Cell & Developmental Biology

Cell & Developmental Biology
Open Access

ISSN: 2168-9296



Microbiological Quality Assessment at Different Stages of Frozen Amniotic Allograft Processing for Safe Tissue Banking Activities

Md Arifuzzaman, Naznin Akhtar and SM Asaduzzaman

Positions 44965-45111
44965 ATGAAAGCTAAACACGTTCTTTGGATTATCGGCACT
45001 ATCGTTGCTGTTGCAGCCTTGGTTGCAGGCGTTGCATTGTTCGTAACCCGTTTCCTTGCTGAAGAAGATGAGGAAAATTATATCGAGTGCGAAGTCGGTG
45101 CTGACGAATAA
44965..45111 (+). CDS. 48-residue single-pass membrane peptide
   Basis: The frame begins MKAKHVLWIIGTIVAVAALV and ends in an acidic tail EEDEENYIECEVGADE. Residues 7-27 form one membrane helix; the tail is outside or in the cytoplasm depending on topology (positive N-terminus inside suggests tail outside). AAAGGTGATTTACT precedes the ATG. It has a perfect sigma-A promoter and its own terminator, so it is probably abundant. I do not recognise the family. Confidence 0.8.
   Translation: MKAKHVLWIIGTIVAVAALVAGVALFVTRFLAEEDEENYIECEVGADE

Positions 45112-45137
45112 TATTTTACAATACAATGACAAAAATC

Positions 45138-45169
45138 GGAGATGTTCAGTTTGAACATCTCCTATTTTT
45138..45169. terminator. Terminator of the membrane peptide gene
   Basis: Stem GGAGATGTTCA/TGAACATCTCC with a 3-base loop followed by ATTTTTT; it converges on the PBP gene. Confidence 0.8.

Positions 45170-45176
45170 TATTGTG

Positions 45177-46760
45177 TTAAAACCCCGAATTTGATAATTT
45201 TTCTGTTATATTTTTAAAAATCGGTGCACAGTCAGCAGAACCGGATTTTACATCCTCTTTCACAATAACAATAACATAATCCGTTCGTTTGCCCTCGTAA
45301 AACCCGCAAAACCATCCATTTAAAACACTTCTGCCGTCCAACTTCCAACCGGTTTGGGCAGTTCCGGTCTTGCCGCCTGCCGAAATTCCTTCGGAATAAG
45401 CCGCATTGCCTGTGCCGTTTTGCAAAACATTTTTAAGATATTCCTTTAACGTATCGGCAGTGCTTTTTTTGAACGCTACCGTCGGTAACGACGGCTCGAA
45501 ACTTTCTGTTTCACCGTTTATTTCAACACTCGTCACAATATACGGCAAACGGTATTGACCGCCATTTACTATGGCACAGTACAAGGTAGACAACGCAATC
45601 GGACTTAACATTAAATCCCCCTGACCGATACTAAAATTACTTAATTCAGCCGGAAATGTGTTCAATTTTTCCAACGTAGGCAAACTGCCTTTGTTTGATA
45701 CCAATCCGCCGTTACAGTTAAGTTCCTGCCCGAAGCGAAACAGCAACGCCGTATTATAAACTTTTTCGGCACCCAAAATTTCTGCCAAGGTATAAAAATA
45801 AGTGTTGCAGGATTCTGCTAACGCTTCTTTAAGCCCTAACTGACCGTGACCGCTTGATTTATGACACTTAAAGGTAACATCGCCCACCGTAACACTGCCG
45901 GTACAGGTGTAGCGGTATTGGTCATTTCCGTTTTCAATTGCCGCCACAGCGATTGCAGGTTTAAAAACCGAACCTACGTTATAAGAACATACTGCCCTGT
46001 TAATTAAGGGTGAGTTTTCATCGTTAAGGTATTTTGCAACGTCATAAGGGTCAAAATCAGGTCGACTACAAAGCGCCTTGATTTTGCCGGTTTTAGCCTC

Human Amniotic Membrane (HAM) is widely used as biological dressing material in reconstructive skin surgery, abdominal and vaginal reconstruction, plastic and cosmetic surgery and in ophthalmologic surgery. The objective of this study was to assess microbial quality of HAM during different stages of frozen HAM allograft processing and determination of antimicrobial susceptibility of isolated microorganisms. For this purpose, twelve amniotic sacs were collected from normal vaginal delivery of seronegative mother from Azimpur maternity, Dhaka, Bangladesh. Initial bioburden was determined by using Nutrient Agar (NA), McConkey Agar, EMB Agar, Potato Dextrose Agar (PDA). Total Viable Bacterial Count (TVBC) was calculated and Initial bacterial load was ranged from 39 to 5.25×103. No fungus was found. A total 28 bacterial isolates were selected. These bacterial isolates were identified on the basis of cultural (e.g. colony size, shape, opacity), morphological (e.g. gram reaction, cell shape and arrangement) and biochemical characterization (e.g. catalase, oxidase, carbohydrate fermentation, MR test and VP test). Of them, eight bacterial isolates were identified as Staphylococcus aureus, two were Staphylococcus epidermidis, nine were Escherichia coli, three were Salmonella typhimurium, one was Enterobacter aerogenes, one was Pseudomonas aeruginosa, four were Acinetobacter baumanii. Then, antimicrobial susceptibility pattern of isolated microorganisms were determined against ten antibiotics which includes Amphicillin, Streptomycin, Gentamycin, Neomycin, Imipenem, Vancomycin, Cloxacillin, Polymixin-B, Penicillin-G and Ciprofoxacin. It was found that, all bacterial isolates were sensitive to streptomycin and Penicillin-G. Thus, Streptomycin-Penicillin-G (Strep-P) cocktail was formulated and was used for the preparation of frozen AM. Then, bioburden was again determined by spread plate technique using the same media. Bacterial load in the processed HAM were ranged from 33 to 3.94 2. After then, HAM was preserved by using Dulbeco’s Modified Eagles Media (DMEM) and glycerol (1:1 ratio) and was stored at -80°C. Microbial quality of the preserved samples were checked at 07, 14, 21 & 30 days and no bioburden was found. Thus, it can be said that the antibiotic cocktail was suitable to remove the culturable microorganisms associated with HAM.